Freedom filled with guilt

By Margaret Brown

Margaret Brown is one of the Algarve Resident’s longest standing contributors and has lived in the Algarve for more than 20 years.

Despite a heavy application of repellent and all loose ends firmly tucked in – trouser bottoms into socks, shirt into waistband – a few ticks usually hitch a ride when I walk in the hills.

After a body check by the Boss, any passengers are dropped into a mug of water, micro-waved and washed down the sink as one sure way to finish them off.

Although physically dead, their memory lingers on and from time to time a phantom carrapato takes a stroll across my skin that calls for immediate investigation.The phobia lasts from April until late autumn.

For Millie the Shag Pile Bitch this is no longer a source of danger or irritation. After several months of constant veterinary care, her damaged front leg failed to heal and she was put to sleep. For the present, our home feels empty and there remains a hungry space that only a living dog can fill.

Even so, my morning outings are not exactly solitary. Following the lanes and grit tracks close to home, one encounters a wide variety of dogs either running free, chained up or fenced in and baying for blood.

A neighbouring cattle farmer allows his trio of belligerent mongrels to run loose and while they chase me down the road, their owner watches and weeds his vegetable patch.

Perhaps this is retribution for the time many years ago when Fly, a rescued dog who recognised no boundaries, chased a small man on a 50cc motorbike as he passed the bottom of our drive.

Fly was run over. The rider flew over the handlebars on to the tarmac and miraculously was unhurt. A Portuguese friend who lived next door rushed out, dusted down the furious motorcyclist, replaced his cap on his head and sent him on his way just as the Boss reached for his wallet in order to make reparation.

As for the culprit, we searched for him everywhere and after several hours found him curled up under a bush with tyre marks across his head, the damage done perhaps accounting for the fits which plagued him as he grew older.

In the absence of dependent animals for the first time in 24 years, we are able to take a break without having to find house-sitters; this new liberty comes with a sense of guilt that Millie had to die that we might be free of ties.

A short break visiting both coastal and inland Alentejo is something to be considered before the climate heats up.

To stay in small hotels offering half-board sounds about right. To explore those places unspoilt by development, and not having to think about what to cook for supper for a week would be lovely.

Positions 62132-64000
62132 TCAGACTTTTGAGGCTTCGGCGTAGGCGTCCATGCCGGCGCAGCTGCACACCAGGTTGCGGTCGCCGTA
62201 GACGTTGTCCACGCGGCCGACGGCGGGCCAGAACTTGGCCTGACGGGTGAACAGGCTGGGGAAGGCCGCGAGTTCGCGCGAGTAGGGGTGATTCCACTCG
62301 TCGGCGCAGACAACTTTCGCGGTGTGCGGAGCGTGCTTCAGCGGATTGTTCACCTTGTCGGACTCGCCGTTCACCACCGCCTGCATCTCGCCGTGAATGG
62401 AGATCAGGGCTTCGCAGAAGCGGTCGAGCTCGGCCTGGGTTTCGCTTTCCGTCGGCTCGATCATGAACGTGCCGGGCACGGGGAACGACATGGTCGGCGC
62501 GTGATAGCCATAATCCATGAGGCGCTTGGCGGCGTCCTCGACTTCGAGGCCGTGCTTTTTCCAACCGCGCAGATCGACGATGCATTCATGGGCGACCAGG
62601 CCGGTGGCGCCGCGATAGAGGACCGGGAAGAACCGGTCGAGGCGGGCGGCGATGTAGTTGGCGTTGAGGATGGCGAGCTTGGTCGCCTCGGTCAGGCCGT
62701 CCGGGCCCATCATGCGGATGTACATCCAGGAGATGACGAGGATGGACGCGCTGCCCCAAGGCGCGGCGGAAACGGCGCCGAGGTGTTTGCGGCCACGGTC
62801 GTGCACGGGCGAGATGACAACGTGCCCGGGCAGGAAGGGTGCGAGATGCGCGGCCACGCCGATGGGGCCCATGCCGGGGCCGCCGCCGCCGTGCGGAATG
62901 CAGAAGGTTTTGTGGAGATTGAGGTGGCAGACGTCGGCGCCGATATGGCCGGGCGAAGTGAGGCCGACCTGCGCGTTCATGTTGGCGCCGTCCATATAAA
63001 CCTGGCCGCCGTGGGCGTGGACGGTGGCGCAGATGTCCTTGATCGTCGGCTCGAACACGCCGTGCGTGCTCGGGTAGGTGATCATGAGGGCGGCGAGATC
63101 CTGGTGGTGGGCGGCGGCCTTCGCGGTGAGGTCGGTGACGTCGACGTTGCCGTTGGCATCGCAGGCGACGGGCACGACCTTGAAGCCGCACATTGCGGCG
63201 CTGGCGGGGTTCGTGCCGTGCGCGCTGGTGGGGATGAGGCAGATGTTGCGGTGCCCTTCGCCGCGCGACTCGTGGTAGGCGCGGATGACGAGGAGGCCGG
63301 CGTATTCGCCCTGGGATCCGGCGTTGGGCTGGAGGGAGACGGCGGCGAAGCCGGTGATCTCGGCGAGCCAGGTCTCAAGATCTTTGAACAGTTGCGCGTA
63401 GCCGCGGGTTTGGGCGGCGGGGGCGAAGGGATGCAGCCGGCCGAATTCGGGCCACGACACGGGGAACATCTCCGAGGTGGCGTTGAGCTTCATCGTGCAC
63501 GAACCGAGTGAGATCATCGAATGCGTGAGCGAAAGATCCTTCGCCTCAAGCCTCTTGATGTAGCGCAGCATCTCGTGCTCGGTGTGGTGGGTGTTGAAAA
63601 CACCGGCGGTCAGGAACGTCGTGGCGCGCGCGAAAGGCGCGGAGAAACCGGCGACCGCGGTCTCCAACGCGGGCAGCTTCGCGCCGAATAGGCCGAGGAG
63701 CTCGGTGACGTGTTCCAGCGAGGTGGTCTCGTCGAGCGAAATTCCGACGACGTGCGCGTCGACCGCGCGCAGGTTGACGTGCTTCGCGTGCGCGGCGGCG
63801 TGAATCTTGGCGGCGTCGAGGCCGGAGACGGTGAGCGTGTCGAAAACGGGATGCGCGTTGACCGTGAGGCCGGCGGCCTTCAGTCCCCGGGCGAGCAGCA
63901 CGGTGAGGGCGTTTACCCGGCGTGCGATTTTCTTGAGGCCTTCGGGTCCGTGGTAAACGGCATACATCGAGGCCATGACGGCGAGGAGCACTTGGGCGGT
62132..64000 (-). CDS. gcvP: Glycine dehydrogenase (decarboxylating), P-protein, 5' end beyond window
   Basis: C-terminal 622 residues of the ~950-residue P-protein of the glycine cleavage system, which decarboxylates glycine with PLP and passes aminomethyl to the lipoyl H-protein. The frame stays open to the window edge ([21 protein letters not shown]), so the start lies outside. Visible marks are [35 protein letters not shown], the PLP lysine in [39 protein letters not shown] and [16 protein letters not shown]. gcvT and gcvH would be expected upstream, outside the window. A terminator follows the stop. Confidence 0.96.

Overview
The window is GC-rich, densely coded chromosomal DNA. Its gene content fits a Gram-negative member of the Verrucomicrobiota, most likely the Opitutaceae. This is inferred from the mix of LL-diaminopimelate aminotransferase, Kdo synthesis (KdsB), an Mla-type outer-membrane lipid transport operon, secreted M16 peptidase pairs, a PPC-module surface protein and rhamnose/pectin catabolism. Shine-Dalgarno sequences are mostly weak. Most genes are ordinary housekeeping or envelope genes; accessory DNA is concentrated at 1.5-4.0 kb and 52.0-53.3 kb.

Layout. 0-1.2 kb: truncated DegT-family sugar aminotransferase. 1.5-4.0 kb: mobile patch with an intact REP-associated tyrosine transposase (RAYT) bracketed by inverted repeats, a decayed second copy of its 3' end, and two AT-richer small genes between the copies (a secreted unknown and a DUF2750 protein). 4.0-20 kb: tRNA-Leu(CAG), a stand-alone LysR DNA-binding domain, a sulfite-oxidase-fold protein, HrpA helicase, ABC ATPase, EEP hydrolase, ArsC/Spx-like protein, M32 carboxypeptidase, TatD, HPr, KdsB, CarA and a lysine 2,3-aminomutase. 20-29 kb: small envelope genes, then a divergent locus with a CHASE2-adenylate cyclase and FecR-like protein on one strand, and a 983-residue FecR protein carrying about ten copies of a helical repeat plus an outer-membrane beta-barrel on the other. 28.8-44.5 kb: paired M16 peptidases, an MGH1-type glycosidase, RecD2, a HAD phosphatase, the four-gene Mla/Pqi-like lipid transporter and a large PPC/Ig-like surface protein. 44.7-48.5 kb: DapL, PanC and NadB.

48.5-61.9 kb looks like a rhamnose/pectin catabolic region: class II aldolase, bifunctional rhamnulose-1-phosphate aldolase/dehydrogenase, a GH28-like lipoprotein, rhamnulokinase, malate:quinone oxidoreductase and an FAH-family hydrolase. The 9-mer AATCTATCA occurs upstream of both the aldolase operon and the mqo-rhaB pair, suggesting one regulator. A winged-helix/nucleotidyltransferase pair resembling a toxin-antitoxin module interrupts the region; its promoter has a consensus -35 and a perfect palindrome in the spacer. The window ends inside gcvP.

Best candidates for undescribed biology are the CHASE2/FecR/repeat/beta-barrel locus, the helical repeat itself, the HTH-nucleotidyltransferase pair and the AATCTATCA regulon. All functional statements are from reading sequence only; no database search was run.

Meanwhile, Lagos shows signs of waking up after a very quiet winter. Over Easter, the miserable climate did not enhance the Algarve’s reputation for sun, sea and sand under a clear blue sky. As Britain enjoyed a mini-summer, we put on sweaters and fired up the wood burning stove while unfortunate holidaymakers, some wearing shorts and goose pimples, wandered round the town and ignored the beaches.

Lagos Sailing Club held two regattas in April; the first for Snipe class dinghies to which competitors came from Germany and Spain as well as Portugal. This was followed by the Lagos/Iberian Cup for Windsurfers.

Both meetings were held over several days and each series was unable to race its full quota owing to strong south easterly winds. Launching boats was difficult and exiting the harbour mouth almost impossible because of high breaking waves and mighty gusts.

Although at times there was no wind at all which made life difficult for all concerned; happily, when results were published, a Portuguese helmsman had won the Snipe regatta.

While club racing seems to have petered out, the sailing school continues to offer good tuition, and the Optimist class for children from aged eight to 15 years old is keenly supported. Their fleet can be seen out in the bay at weekends and also on several weekdays during the school holidays. When they race, the children are fiercely competitive and young helms, safely shepherded by rescue boats at all times, appear undeterred by rough water and strong winds either at home or when competing against other clubs in Portugal.

Back on the internet, after weeks of irregular connections and with rain and thunder forecast for this weekend (April 30), it looks like more of the same. With that and Gremlins at work in ATMs all over Portugal, sometimes I look back with pleasure on our days in the Algarve when owning a telephone was amazing.

Today it seems that to have electronic equipment with no reliable telephone service is a waste of money and everybody’s time, Broadband fast becoming a mythological entity out in the sticks.

As I write beneath the gloom of a great black cloud, a scintillating duet between lightning and thunder accompanied by large hailstones rattles the roof of my office.

This is some distance from the house on the edge of the Bush, and is standing with its footings in a mini-moat. Such violence will destroy birds’ nests, their eggs and any newly hatched chicks exposed to the gale driven ice, one small victim of which was lying outside on my doorstep.

Perhaps there is some truth in the theory that the planet has shifted on its axis following recent earthquakes, thereby throwing weather systems out of kilter.